John's Journal...

More Keys to Winning Bass Tournaments with Boyd Duckett

Make Decisions to Make the Cut

Click to enlargeEditor’s Note: At the end of August, 2007, the 2007 Bassmaster Classic champion, Boyd Duckett of Demopolis, Alabama, won the B.A.S.S. Legends tournament and $250,000 at Arkansas’ Lake Dardanelle, bringing his total winnings in bass tournaments during 2007 to nearly $1 million. Never before has a tournament bass fisherman won as much money in as short a time on the B.A.S.S. circuit as Duckett. Besides finishing in the top-10 in eight, 2007 B.A.S.S. tournaments, Duckett also won the Ultimate Match Fishing TournameClick to enlargent, earning $76,000, and the Bassmaster Classic, earning $500,000. “I’ve won about another $115,000 this year in Bassmaster TourElite events,” Duckett says. At this writing, Duckett has won a total of $961,000 for 2007 and still has one tournament left to fish before the end of the year to possibly break the $1 million mark in one year from tournament winnings. He’s also currently in 10th place for Angler of the Year, which will pay about $20,000.

Question: Boyd, now you’ve got the bass figured out, you’ve made the cut to the top-6 anglers, and you should be able to win the tournament, right?

Duckett: That’s exactly what I thought. However, I used that tactic on the first three holes we fished during the last day of competition of staying in deep water and seaClick to enlargerching the bottom for structure that held bass, but I didn’t even get a bite. I didn’t know why the bass left those drop-offs, but they had. I really didn’t know if they left those sites or just didn’t bite. I knew I had to make an adjustment and fish a different way. I started flipping the banks with the usual heavy jigs, and I still couldn’t get a bite. I decided to try a pattern I’d used years before and downsized. I fished with light fluorocarbon line and a 3/16-ounce weight and started flipping a 6-inch PowerWorm. I got bites and caught enough bass to win the tournament. I thoroughly enjoyed this event because the fishing on no two days was alike. I had to find the bass each day and develop a tactic for each day to make the fish bite. It really was a thinking-fisherman’s tournament.Click to enlarge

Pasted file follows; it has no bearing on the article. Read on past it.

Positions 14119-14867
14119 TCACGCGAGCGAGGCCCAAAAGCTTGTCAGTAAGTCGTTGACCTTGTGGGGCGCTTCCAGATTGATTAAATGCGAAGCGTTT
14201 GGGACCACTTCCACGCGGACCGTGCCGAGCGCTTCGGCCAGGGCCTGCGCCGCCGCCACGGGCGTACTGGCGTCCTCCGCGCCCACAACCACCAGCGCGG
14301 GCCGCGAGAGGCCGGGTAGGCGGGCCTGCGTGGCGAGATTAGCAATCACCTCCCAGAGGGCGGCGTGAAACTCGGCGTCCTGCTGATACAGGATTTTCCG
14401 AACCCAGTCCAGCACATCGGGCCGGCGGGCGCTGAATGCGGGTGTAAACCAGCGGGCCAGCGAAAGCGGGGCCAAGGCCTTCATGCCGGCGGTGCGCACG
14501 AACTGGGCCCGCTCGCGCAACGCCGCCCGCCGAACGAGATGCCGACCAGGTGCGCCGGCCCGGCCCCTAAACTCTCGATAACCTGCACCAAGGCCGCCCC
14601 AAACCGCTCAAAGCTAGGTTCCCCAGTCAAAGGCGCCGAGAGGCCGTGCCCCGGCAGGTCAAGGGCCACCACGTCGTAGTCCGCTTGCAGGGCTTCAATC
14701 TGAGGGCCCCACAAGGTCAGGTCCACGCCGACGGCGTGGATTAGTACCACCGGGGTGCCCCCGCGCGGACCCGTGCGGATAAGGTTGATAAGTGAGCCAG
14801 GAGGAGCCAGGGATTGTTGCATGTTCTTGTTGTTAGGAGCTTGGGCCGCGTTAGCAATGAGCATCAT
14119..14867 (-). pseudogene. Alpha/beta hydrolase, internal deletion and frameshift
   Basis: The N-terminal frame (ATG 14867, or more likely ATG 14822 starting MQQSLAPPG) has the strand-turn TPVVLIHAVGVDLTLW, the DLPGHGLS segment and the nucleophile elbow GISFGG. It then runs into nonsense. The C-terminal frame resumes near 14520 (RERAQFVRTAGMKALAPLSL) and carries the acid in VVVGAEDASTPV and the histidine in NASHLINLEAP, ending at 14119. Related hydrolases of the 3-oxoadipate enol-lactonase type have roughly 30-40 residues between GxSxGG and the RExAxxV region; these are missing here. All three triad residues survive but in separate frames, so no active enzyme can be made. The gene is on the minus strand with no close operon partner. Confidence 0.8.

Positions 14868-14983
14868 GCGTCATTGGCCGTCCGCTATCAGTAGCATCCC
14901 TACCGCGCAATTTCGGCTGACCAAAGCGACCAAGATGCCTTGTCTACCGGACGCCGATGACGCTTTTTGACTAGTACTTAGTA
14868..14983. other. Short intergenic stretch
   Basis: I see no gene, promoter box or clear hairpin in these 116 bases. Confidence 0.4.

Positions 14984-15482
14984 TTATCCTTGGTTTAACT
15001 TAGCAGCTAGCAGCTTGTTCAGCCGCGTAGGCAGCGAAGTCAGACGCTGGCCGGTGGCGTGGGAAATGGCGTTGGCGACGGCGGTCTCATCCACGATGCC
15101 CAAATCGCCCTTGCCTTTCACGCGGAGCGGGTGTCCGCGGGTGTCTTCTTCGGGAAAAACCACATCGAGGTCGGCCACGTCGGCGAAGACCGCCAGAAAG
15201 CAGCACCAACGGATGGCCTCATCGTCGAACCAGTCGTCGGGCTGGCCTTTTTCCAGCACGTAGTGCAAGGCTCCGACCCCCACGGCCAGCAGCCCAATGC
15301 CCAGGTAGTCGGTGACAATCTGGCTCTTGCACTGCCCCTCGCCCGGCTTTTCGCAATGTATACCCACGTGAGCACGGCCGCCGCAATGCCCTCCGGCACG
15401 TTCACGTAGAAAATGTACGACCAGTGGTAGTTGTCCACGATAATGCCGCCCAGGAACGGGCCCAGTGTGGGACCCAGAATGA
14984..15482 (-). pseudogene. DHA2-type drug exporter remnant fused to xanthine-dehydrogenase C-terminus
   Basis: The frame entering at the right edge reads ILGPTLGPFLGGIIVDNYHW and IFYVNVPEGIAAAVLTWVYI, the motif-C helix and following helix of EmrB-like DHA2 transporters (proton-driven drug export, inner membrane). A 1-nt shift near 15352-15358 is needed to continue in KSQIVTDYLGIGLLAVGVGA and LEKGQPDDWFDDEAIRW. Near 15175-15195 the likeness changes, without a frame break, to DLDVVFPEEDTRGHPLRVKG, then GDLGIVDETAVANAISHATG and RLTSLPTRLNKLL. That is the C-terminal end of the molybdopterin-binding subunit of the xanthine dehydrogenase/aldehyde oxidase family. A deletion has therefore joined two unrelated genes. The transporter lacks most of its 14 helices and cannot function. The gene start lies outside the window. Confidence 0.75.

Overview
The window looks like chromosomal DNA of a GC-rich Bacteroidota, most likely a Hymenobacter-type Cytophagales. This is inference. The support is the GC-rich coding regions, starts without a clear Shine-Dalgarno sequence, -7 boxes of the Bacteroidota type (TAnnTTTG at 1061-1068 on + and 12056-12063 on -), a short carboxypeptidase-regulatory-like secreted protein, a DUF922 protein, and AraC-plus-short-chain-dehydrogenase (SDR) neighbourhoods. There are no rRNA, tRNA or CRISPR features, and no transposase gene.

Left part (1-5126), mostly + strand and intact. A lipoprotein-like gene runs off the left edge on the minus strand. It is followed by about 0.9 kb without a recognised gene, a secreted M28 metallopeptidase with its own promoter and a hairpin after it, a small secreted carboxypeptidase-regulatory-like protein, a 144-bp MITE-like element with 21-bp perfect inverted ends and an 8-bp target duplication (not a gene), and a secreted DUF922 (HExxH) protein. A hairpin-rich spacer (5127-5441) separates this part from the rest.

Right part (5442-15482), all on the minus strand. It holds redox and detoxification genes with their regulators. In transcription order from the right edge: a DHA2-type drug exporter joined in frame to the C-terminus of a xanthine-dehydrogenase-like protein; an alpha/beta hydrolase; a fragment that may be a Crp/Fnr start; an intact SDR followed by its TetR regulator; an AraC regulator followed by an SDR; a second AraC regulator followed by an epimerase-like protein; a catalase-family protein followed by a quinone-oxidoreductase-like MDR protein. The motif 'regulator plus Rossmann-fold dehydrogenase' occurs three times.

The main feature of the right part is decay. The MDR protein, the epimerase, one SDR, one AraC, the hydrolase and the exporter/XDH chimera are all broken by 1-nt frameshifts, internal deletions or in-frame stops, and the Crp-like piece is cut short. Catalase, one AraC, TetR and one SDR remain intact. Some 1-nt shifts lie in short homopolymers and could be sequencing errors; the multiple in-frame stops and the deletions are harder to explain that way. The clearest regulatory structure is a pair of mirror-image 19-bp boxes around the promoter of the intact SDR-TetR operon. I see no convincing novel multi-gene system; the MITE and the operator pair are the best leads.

Question: How did you make those decisions about changing baits, water depths and the type of structure you were fishing during the tournament?

Duckett: I used the process of elimination. My database told me where the bass should have been. I intuitively knew when to move and try a different tactic and lure. There are a certain number of bass that always live on the bank. They don’t always bite, but they’re always there. I’d used this finesse-flipping tactic when I was flipping water willows in Alabama with 6-pound-test line and a 5-inch worm. So, from that experience I’d had in Alabama while growing up, when the idea of finesse flipping came to me, I seized it. I caught my bass on 12-pound-test line using a 7-foot flipping stick to flip the 5-inch worm. But I’d used this technique with 6-pound-test line and a 4-inch worm on Alabama’s Lay Lake around water willows before to catch bass.

Tomorrow: Play Chess to Catch Bass


Check back each day this week for more about "More Keys to Winning Bass Tournaments with Boyd Duckett"

Day 1: Get Mentally Ready
Day 2: Learn Your Weaknesses and Strengths
Day 3: Lesson from the Legends Tournament
Day 4: Make Decisions to Make the Cut
Day 5: Play Chess to Catch Bass



Entry 422, Day 4